Paul says that the Old Testament was written for our instruction. And it serves the purpose that through endurance and through encouragement we may have hope. The Christian life does involve endurance – of being faithful in the face of challenging circumstances. But the apostle reminds us that we do this aided by the encouragement of the Scriptures. This encouragement is found when we see how God’s people of old were faithful in the face of a pagan world. And in particular, we receive encouragement when we see how through all of the history of Israel was God working out the salvation that entered into the world on Christmas Eve. Because this has now culminated in the risen Lord we have a living hope.

Since this is true, Paul expresses the wish, “May the God of endurance and encouragement grant you to live in such harmony with one another, in accord with Christ Jesus, that together you may with one voice glorify the God and Father of our Lord Jesus Christ.” God is the source of endurance and the hope found in Jesus Christ and so Paul expresses the wish in our text that is true for us as well – that God may grant to us to be united in thought as we think in ways that are shaped by Jesus. For when this happens we can join together in praising and glorifying God the Father who sent his Son into the world to save us.

As Paul brings this thought to close he says in our text, “Therefore welcome one another as Christ has welcomed you, for the glory of God.” Through the leading of the Spirit, Jesus’ Gospel action for us becomes the thing that prompts and guides the way we treat one another. 

Paul says that we now welcome one another because Christ has welcomed all people – he did it for both Jews and Gentiles as he fulfilled the Father’s will. We serve one another in Christ because Jesus became a servant. According to Paul, he did this for two reasons. First, the apostle tells us that he, “became a servant to the circumcised to show God's truthfulness, in order to confirm the promises given to the patriarchs.” As we see the Son of God enter into the world on Christmas, he does so in Bethlehem as the son of David. Jesus was born and carried out his ministry as a servant to the descendants of Israel in order to show that God is truthful. What he says he does. You can count on it. He also did this in order to confirm the promises that God had made to the saints of the Old Testament. God’s word does not fail. The promises he made to Abraham and David and Isaiah have been fulfilled.

And this fulfillment has revealed that God’s salvation has no limitations. Paul says it has happened, “in order that the Gentiles might glorify God for his mercy.” It has happened in order that you may glorify God because of the mercy he has lavished on you. It is easy to forget that, unless you are Jewish and descend from Israel, you had no claim on God and his salvation. You were not part of the covenant he made with Israel. He owed you nothing. But purely on the basis of his mercy he has included you. He has given forgiveness and salvation as a gift to use as well. And so there is nothing for us to do except glorify and praise God.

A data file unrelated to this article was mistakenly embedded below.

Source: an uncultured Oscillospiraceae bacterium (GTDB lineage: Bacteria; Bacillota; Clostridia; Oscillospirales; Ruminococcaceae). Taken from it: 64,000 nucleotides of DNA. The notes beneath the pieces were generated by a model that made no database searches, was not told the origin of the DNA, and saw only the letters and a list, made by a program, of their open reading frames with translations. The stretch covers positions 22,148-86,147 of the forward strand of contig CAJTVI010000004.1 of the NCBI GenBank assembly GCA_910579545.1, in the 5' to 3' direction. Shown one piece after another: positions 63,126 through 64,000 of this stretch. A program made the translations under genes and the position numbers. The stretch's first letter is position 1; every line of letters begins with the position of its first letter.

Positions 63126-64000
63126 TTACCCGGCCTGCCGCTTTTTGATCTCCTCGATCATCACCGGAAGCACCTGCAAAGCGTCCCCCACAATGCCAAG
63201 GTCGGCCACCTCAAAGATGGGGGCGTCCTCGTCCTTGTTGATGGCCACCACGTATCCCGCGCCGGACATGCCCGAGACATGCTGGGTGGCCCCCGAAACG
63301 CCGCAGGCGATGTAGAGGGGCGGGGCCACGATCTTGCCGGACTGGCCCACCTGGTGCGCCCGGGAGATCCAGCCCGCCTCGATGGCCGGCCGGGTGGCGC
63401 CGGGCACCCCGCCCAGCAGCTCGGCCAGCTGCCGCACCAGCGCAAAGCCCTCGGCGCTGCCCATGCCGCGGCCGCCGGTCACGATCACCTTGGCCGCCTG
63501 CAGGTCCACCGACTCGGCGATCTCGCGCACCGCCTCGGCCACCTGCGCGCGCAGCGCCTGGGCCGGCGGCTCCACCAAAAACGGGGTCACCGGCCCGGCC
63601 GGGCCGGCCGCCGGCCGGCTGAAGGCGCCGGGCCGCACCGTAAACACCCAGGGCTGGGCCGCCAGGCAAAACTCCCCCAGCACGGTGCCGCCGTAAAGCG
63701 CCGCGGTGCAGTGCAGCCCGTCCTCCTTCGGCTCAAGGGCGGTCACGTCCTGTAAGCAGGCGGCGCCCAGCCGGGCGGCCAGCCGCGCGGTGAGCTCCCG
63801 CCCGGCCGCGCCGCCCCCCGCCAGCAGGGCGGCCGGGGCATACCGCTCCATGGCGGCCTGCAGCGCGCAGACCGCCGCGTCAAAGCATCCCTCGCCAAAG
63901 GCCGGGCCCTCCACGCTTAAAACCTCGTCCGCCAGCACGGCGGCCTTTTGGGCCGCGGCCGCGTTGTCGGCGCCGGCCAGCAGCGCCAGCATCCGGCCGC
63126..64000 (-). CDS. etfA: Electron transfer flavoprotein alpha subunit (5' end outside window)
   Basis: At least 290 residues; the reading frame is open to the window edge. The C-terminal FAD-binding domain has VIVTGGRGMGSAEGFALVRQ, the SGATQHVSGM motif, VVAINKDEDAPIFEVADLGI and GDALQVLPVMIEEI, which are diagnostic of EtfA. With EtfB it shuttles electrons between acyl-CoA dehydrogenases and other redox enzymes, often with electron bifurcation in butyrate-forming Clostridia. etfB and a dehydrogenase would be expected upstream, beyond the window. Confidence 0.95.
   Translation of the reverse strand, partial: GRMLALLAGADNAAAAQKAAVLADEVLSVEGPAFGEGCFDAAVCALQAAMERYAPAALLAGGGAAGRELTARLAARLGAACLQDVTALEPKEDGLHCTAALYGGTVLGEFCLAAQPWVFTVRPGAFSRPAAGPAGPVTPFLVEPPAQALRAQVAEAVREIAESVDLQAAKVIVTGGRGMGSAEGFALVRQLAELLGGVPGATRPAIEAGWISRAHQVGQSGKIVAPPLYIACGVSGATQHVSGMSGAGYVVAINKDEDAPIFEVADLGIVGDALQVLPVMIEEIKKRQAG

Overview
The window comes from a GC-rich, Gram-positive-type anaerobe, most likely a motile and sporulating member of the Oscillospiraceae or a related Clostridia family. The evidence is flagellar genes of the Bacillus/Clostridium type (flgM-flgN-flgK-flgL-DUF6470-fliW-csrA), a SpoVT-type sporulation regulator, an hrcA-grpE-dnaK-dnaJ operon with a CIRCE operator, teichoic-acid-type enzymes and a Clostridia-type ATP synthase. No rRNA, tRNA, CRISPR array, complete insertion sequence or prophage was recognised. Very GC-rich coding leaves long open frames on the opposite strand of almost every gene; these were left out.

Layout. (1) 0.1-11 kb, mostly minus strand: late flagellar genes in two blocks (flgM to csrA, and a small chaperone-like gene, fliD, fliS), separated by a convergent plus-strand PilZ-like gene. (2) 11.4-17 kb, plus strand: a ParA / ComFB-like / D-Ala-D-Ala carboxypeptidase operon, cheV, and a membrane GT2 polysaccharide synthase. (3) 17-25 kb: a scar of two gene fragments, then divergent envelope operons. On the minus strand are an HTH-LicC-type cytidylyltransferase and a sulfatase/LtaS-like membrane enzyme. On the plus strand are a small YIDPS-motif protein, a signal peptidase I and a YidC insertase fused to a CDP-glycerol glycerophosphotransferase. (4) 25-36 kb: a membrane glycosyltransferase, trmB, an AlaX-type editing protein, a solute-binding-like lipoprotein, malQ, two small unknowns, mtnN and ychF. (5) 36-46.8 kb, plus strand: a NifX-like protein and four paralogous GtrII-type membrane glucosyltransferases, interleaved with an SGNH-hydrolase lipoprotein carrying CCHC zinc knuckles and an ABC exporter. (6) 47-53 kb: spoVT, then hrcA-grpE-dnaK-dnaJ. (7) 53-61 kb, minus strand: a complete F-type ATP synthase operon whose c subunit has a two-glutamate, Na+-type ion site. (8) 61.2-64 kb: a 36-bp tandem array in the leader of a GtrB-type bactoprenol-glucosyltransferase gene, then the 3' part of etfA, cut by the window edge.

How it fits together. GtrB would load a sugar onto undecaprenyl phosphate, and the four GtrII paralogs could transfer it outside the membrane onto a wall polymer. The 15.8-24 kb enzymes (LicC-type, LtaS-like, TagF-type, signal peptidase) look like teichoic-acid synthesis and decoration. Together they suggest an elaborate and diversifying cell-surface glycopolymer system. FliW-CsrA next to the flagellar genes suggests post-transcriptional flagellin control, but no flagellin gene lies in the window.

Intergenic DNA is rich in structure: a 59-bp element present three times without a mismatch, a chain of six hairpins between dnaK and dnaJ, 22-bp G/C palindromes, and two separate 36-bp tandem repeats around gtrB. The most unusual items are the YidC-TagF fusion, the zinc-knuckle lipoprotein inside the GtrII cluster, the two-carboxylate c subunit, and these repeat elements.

Jesus fulfilled the promises made to the fathers. And after a series of three passages from the Old Testament that talk about how the Gentile will praise God, Paul concludes with a verse from Isaiah. There the prophet writes, “The root of Jesse will come, even he who arises to rule the Gentiles; in him will the Gentiles hope.”

Isaiah declares that the Messiah descended from David will be the One in whom the Gentiles will hope. This is an important theme in Isaiah’s prophecy. He expresses the remarkable truth that the Gentiles too will come to Yahweh. For Isaiah this is an event of the end times. 

We hear for the first time about this already in the second chapter and there is not doubt about what era Isaiah is describing. He writes, “It shall come to pass in the latter days that the mountain of the house of the Yahweh shall be established as the highest of the mountains, and shall be lifted up above the hills; and all the nations shall flow to it, and many peoples shall come, and say: ‘Come, let us go up to the mountain of the Yahweh, to the house of the God of Jacob, that he may teach us his ways and that we may walk in his paths.’”

Isaiah describes this as a time when “they shall beat their swords into plowshares, and their spears into pruning hooks; nation shall not lift up sword against nation,
neither shall they learn war anymore.”

The verse quoted in our text then is from Isaiah chapter eleven where the prophet has just declared, “There shall come forth a shoot from the stump of Jesse, and a branch from his roots shall bear fruit.” We learn that the Spirit of the Yahweh will rest upon him and then Isaiah tells us that at the time of the Messiah, “The wolf shall dwell with the lamb, and the leopard shall lie down with the young goat, and the calf and the lion and the fattened calf together; and a little child shall lead them.” It will be the time when, “They shall not hurt or destroy in all my holy mountain; for the earth shall be full of the knowledge of the Yahweh as the waters cover the sea.”

The apostle Paul comforts us with the knowledge that this salvation has begun. It began when the Son of God was incarnate and born in Bethlehem. It began in the death and resurrection of Jesus Christ. And therefore, glorious future described by the prophet will be ours. It will be ours when Christ returns. This is our hope. And so Paul’s wish for the Romans is his wish for us as well, “May the God of hope fill you with all joy and peace in believing, so that by the power of the Holy Spirit you may abound in hope.”